The basics of California criminal charges and how criminal law violations get charged in California
The process for filing California criminal charges involves a lot of steps. The basic steps apply to almost any criminal incident. Understanding what to expect at every stage of the criminal justice process will better prepare you for legal matters as they arise.
The Arrest and Police Report
After an arrest is made, a report by the arresting officer is filed with the law enforcement office and the prosecutor’s office. The report filed by the arresting officer summarizes the events that led to the arrest. Dates, locations, witness accounts, evidence collected and time of occurrence are all included in the police report. The report will also include a recommendation from the arresting officer of what California criminal laws he or she believes were broken. The report is a thorough record of all of the circumstances that led to the arrest and will become the foundation of the prosecutor’s evaluation of the incident for possible criminal charges.
California Criminal Charges and Prosecutorial Discretion
Based on the report, the prosecutor can file charges with the court, go to the grand jury to request guidance on what charges should be filed or decided to not pursue the matter. The prosecutor can also decide that lesser charges than those recommended by the officer should be filed. This decision could be based on any number of reasons including the severity of the crime, the criminal record of the person involved and the amount and quality of available evidence. The prosecutor has full and complete discretion over what course of action to take with regard to the filing of charges. Contrary to what television shows would have you believe, the alleged victim has no authority to “press charges”. Prosecutors can, and often do, file criminal charges without the cooperation of the alleged victim. If an indictment is filed, a subsequent preliminary hearing may be scheduled to verify that there is sufficient evidence to proceed.
The Role of the Grand Jury
In the case of severe felonies or crimes that have particular significance to the community, the prosecutor may elect to send the matter to the grand jury for guidance. The grand jury helps to decide whether charges should be filed and what the person should be charged with. Grand juries can contain as many as 23 members. They meet privately to confer on pending criminal matters presented to them by the prosecution. The prosecutors provide the grand jury with a list of potential charges, evidence supporting the case and witness accounts. If the grand jury believes that the evidence is sufficient, it will submit a “true bill”. If not, it will reject it by submitting a “no bill”. The prosecutor can advance the case regardless of the type of bill that is returned from the grand jury by simply filing criminal charges. In using the grand jury, the prosecutor is able to gauge the potential outcome of a case if it is presented before a “petit” jury during trial.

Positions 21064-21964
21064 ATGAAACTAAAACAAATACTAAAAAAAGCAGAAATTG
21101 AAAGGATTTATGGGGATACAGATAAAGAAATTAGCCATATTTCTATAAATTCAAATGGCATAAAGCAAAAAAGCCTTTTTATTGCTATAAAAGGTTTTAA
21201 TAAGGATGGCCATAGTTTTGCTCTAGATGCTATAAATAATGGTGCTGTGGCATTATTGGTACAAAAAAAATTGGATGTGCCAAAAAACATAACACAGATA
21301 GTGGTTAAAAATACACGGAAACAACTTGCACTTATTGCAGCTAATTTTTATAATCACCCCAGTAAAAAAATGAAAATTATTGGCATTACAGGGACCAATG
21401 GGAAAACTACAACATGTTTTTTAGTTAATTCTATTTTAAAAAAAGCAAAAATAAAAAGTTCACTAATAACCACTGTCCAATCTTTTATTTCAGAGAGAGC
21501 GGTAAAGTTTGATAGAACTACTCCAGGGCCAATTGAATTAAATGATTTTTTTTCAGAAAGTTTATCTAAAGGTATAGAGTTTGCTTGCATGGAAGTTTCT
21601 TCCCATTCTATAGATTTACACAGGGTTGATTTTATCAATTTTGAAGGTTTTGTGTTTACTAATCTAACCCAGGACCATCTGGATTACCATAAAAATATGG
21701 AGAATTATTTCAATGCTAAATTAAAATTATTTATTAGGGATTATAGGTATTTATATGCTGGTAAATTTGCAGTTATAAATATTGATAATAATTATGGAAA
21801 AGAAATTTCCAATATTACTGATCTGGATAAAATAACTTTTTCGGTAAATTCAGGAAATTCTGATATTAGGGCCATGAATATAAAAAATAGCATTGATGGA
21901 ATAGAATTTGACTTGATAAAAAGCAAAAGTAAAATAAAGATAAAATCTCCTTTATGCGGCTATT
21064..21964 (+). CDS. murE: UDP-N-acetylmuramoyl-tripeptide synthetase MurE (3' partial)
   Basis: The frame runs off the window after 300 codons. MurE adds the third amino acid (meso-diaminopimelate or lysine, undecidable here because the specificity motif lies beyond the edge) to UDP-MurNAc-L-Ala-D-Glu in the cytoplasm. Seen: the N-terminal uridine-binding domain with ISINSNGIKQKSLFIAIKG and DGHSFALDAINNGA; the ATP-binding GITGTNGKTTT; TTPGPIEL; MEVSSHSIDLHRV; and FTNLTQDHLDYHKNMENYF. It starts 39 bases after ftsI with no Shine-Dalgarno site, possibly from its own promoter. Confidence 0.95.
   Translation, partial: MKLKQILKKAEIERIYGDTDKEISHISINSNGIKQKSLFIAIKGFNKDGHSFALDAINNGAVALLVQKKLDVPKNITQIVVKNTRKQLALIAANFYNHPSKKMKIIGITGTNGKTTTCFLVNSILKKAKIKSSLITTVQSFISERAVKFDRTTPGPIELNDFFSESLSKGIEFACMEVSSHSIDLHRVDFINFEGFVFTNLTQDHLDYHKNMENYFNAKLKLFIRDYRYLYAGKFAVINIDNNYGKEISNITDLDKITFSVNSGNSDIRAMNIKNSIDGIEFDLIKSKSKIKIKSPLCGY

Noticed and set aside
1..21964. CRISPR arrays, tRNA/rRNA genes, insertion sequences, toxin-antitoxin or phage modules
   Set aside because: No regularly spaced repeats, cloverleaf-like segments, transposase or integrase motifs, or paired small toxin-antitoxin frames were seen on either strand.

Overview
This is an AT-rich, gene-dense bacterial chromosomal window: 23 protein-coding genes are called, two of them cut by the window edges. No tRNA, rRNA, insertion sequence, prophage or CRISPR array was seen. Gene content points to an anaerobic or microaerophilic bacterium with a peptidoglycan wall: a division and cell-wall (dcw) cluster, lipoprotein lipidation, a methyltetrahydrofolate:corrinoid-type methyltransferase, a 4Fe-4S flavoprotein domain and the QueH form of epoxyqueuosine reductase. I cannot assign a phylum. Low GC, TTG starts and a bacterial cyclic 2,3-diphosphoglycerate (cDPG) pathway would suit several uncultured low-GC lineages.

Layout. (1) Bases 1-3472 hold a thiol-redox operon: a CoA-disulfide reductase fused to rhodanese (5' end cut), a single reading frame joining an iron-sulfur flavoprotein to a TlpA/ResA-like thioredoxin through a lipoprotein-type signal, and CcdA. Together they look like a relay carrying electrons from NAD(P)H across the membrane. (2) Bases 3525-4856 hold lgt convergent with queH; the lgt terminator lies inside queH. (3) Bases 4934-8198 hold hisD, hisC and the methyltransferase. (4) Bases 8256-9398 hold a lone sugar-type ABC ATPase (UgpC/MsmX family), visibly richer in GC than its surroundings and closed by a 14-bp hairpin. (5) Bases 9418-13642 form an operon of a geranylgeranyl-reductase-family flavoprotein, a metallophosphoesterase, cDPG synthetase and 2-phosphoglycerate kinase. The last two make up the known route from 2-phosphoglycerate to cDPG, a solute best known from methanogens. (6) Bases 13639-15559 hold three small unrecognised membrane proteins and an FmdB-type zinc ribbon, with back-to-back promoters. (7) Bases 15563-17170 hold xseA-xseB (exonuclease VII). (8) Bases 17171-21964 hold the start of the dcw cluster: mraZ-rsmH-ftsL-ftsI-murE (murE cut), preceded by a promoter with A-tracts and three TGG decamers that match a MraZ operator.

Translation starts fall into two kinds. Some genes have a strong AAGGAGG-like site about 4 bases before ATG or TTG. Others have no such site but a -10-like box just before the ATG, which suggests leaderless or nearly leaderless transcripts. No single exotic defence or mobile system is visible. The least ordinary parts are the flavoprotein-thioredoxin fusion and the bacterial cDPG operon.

Prosecutors typically file formal criminal charges against the individual within two days of the arrest in the State of California, although it may take longer in the case of particularly complicated felony matters. It is not uncommon for a person to be charged for one crime and later be charged with additional crimes or a completely different crime. A combination of policy, political aspirations and personal beliefs influence how the prosecution proceeds in criminal cases.
If you have been arrested for a criminal law violation and are facing California criminal charges, it is important that you contact a criminal law attorney, like the criminal law attorneys of Cooper, Cooper & Morris Law Offices, as soon as possible so that you have proper guidance throughout the charging process. Consultations with Cooper, Cooper & Morris Law Offices are always free.